That being said, here are some tips you should definitely keep in mind when you create your return to work plan:
Give Them Options
Employees want to feel included in the decisions that affect their working life, both in and outside of working hours. This means that you need to give them the opportunity and tools to be part in making decisions regarding their time off, their shifts, their work location, and what they look like on paper.
Make Social Distancing a Viable Option
Whether we like it or not, the danger that locked us all down in March 2020 is still out there. As such, many people might still feel unsafe in an office. Make sure your office space is planned in such a way that it allows everyone to feel securely distanced from other people. Moreover, make sure you provide employees with all the options to ensure the office space is always disinfected and clean.
Invest in Digital Collaboration Tools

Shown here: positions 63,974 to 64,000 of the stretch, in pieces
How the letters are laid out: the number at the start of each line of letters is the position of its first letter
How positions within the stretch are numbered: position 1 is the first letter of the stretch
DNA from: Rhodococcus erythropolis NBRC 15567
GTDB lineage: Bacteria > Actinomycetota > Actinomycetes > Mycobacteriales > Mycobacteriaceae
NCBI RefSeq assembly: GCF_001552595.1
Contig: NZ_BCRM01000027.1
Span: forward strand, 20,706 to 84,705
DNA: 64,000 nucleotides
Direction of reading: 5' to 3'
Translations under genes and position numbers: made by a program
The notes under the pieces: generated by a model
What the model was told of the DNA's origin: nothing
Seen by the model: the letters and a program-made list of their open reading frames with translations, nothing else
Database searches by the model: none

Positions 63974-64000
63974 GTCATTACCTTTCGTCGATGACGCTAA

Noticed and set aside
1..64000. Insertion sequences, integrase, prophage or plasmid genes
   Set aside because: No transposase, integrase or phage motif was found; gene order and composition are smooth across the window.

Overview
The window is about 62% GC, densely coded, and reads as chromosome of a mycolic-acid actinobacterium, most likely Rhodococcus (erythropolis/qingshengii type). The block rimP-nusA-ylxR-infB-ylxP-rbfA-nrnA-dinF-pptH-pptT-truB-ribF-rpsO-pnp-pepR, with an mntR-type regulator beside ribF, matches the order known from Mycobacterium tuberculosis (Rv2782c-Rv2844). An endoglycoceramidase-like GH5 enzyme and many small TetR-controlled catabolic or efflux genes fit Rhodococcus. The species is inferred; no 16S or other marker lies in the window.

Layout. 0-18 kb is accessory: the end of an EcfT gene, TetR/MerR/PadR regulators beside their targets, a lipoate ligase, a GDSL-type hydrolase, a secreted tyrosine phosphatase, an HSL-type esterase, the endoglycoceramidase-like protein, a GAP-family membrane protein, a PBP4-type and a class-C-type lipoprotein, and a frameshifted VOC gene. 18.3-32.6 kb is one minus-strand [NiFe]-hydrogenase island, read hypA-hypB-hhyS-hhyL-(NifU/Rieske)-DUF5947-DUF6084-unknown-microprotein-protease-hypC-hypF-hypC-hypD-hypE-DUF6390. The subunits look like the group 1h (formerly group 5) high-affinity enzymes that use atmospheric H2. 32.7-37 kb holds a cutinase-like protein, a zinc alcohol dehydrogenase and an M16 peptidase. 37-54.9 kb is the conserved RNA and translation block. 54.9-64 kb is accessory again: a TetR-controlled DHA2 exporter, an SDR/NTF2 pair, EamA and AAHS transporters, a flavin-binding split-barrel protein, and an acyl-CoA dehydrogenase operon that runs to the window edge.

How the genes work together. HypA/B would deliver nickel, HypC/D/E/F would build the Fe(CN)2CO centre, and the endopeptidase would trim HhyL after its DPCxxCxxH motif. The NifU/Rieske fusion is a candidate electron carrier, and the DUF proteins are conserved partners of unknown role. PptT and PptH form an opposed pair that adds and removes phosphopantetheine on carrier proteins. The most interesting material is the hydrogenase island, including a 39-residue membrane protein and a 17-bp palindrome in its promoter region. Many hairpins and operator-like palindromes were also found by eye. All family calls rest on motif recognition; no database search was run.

In order to progress forward as a company, you have to implement the tools of the modern office. To this regard, consider modernizing your office spaces and investing in a tool that allows everyone to be part of a team and communicate on a digital level.
Furthermore, don't forget about investing in an office and meeting booking tool as well. This is key to making "hybrid work" actually function for your business, as it will allow over-schedules, flexibility, and good planning on everyone's ends.
Show Empathy and Consideration
In order for your employees to feel comfortable in the office again, you need to show them that they are appreciated and supported. That means giving them enough time to process their return to work if they need it. It also means showing that you genuinely understand what they are going through and providing them all the support they need to make the move a less stressful, more productive one.
Be Clear and Transparent
It's easier to create a plan if you know what your goals are as well as the resources you have available. Because of this, try to create a plan that is clear and that is going to help everyone involved understand what is going on. This way, your partners will be even more open to participating in the process, and you will be able to efficiently manage them as a result.